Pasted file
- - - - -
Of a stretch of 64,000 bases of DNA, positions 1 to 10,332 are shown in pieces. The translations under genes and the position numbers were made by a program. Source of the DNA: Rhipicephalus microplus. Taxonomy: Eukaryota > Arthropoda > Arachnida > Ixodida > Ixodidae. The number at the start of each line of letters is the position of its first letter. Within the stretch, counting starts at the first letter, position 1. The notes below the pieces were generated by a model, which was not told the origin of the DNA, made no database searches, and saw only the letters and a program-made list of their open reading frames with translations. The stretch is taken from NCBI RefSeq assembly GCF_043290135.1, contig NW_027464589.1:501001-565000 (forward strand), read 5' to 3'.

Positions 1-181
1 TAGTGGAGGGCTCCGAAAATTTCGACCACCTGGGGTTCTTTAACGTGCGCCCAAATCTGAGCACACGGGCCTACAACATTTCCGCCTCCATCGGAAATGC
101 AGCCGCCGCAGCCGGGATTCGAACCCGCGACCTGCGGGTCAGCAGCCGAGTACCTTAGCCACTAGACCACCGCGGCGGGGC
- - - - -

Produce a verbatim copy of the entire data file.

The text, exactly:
Of a stretch of 64,000 bases of DNA, positions 1 to 10,332 are shown in pieces. The translations under genes and the position numbers were made by a program. Source of the DNA: Rhipicephalus microplus. Taxonomy: Eukaryota > Arthropoda > Arachnida > Ixodida > Ixodidae. The number at the start of each line of letters is the position of its first letter. Within the stretch, counting starts at the first letter, position 1. The notes below the pieces were generated by a model, which was not told the origin of the DNA, made no database searches, and saw only the letters and a program-made list of their open reading frames with translations. The stretch is taken from NCBI RefSeq assembly GCF_043290135.1, contig NW_027464589.1:501001-565000 (forward strand), read 5' to 3'.

Positions 1-181
1 TAGTGGAGGGCTCCGAAAATTTCGACCACCTGGGGTTCTTTAACGTGCGCCCAAATCTGAGCACACGGGCCTACAACATTTCCGCCTCCATCGGAAATGC
101 AGCCGCCGCAGCCGGGATTCGAACCCGCGACCTGCGGGTCAGCAGCCGAGTACCTTAGCCACTAGACCACCGCGGCGGGGC